2. 2.

    Risk factors for community and hospital-acquired AKI, severity of illness, process of care, along with the threshold for admission to the hospital and the ICU should be considered when evaluating patients with COVID-19 (not graded).

Rationale

Risk stratification is important to tailor monitoring and initiate prevention and/or early treatment strategies for patients who will benefit the most from intervention. Data from China and the USA suggest that male sex, older age, Black race, diabetes mellitus, CKD, hypertension, cardiovascular disease, congestive heart failure and higher body mass index are associated with COVID-19 AKI8,16,17. Among patients with COVID-19, those with AKI are more likely to require vasopressors as well as mechanical ventilation16,17. No data exist on criteria for ICU admission, or the association between medications and procedures (e.g. surgeries, contrast medium administration) and COVID-19 AKI.

AKI rates vary considerably between geographic regions and between different health systems. Data from China suggest that AKI is less common among patients in China2,3,4,5,6,8,9,10,11,12,65,66 than among patients in the USA13,14,16,17,19,67,68 and Europe60. This difference may be attributed to differences in the patient population studies; for example, patients in the Chinese studies had fewer comorbidities and were admitted to hospital with less severe respiratory disease or ARDS than patients in other cohorts (Table 1). To date, there are no data on risk factors for COVID-19 AKI between different hospital settings (for example, academic versus community hospitals, or rural versus urban hospitals) and although rapid surges in hospital admissions related to COVID-19 have been reported in New York, USA and China, no multicentre studies have considered the impact of hospital strain and resource allocation on the risk of AKI.

Clinical course and prognosis

What is the clinical course and prognosis of COVID-19 AKI?

Recommendations

  1. 1.

    We recommend that patients be monitored for AKI throughout their hospital course and be followed for recovery post-discharge (evidence level: 1B).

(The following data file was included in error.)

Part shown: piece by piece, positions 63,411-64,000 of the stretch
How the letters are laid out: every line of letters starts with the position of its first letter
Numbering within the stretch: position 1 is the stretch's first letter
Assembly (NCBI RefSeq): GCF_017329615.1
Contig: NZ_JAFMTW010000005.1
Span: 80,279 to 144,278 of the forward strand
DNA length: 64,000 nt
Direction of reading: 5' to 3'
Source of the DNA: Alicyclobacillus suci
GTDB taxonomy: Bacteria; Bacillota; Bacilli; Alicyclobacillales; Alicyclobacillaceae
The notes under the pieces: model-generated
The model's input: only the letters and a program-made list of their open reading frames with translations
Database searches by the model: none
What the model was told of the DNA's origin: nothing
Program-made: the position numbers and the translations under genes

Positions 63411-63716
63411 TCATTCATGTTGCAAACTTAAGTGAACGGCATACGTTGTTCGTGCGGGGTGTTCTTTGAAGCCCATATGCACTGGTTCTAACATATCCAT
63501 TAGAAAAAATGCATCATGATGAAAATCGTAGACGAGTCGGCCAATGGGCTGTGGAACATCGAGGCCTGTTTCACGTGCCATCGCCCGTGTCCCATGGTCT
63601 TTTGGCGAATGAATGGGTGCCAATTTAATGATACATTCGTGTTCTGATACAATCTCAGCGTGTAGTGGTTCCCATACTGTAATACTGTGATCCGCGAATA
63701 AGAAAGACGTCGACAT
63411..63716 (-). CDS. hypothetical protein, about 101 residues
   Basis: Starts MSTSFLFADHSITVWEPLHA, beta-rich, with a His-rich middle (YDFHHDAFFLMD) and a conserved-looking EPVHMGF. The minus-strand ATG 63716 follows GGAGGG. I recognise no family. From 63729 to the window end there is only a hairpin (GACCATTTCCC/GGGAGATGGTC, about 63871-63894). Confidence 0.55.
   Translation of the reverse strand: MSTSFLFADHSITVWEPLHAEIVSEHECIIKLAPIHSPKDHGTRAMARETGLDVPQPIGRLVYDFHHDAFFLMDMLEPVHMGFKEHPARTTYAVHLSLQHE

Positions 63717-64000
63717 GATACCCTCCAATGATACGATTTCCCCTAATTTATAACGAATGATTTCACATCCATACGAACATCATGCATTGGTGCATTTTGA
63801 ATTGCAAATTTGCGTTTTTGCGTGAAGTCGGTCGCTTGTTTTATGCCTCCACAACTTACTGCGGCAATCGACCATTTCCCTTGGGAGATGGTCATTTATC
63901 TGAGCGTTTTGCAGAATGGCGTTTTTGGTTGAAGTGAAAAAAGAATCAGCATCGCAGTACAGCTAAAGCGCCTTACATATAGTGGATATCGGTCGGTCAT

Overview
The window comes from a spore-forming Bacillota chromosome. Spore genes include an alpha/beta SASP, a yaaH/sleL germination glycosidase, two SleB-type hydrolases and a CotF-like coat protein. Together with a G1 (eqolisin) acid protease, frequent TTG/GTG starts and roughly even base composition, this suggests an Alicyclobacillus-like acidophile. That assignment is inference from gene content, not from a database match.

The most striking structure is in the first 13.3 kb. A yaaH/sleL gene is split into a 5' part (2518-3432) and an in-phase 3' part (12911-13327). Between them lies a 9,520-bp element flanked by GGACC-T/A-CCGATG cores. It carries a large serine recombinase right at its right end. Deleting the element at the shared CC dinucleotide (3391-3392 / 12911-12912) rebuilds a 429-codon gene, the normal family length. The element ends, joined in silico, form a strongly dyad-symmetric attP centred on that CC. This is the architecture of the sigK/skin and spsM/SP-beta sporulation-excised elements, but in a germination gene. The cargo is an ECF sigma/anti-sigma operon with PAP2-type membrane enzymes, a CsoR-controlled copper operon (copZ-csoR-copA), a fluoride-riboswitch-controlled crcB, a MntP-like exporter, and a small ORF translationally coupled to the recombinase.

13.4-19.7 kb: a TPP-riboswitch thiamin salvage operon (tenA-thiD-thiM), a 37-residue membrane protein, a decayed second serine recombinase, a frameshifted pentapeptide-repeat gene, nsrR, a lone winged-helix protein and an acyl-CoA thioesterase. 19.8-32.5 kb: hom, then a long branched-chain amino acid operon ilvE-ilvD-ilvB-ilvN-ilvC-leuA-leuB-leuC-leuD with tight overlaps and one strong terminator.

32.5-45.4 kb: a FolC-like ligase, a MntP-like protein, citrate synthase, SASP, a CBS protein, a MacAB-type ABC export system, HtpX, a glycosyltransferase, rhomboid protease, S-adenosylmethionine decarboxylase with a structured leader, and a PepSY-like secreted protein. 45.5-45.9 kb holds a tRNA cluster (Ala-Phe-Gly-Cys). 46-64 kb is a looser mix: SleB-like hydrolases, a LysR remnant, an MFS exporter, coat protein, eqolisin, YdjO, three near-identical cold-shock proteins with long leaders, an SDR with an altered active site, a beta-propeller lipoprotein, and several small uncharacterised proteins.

2. 2.

    When feasible, renal histology, particularly in cases of heavy proteinuria, may help to differentiate potential causes of AKI (not graded).

Rationale

Geographic and regional differences in the course and outcomes of COVID-19 AKI are recognized. However, the influence of resource limitations has not been well described. In general, patients with COVID-19 who develop AKI are more likely to be admitted to the ICU and to require mechanical ventilation and vasopressors than patients who do not develop AKI. Few studies have explored the temporal relationship between the onset or severity of SARS-CoV-2 infection and the development of AKI. Although one study reported that approximately one-third of patients presented either with AKI or developed AKI within 24 h of presentation16, another study reported a considerable delay in the manifestation of AKI in patients with COVID-19 (median of 15 days from presentation)10, which potentially differentiates COVID-19 AKI from AKI caused by other systemic infections. A temporal association of COVID-19 AKI with intubation has been observed; however, the extent to which these temporal relationships are related to disease progression, organ crosstalk or associated with interventions such as peri-intubation haemodynamic changes is unclear16,17.

Available reports indicate that rhabdomyolysis occurs in 7–20% of patients with evidence of COVID-19 AKI8,17. Hyperkalaemia has been noted in 23% of patients with COVID-19 AKI, and is often associated with metabolic acidosis17,69. As mentioned earlier, a large proportion of patients, particularly those who were critically ill and/or had overt AKI, had evidence of haematuria and proteinuria8,16,17,64. Histological evaluation from autopsy series and biopsy case reports of patients with heavy proteinuria have identified several different patterns of injury — collapsing glomerulopathy, proximal tubule injury and microangiopathy with microthrombi — that have the potential to inform subsequent management23,24,25,27,32,70. Of note, various factors specific to COVID-19, including the use of mechanical ventilation, anticoagulation requirements, and logistical complexities given the risk of viral transmission, make renal biopsies difficult to obtain in patients with suspected AKI.

The duration of COVID-19 AKI is poorly understood, and only one study has reported recovery of kidney function8. The mortality of COVID-19 AKI has been reported to be between 35% and 80% with rates as high as 75–90% among patients requiring RRT, serving as an independent risk factor for all-cause in-hospital death in patients with COVID-19 (refs5,8,16,17,60).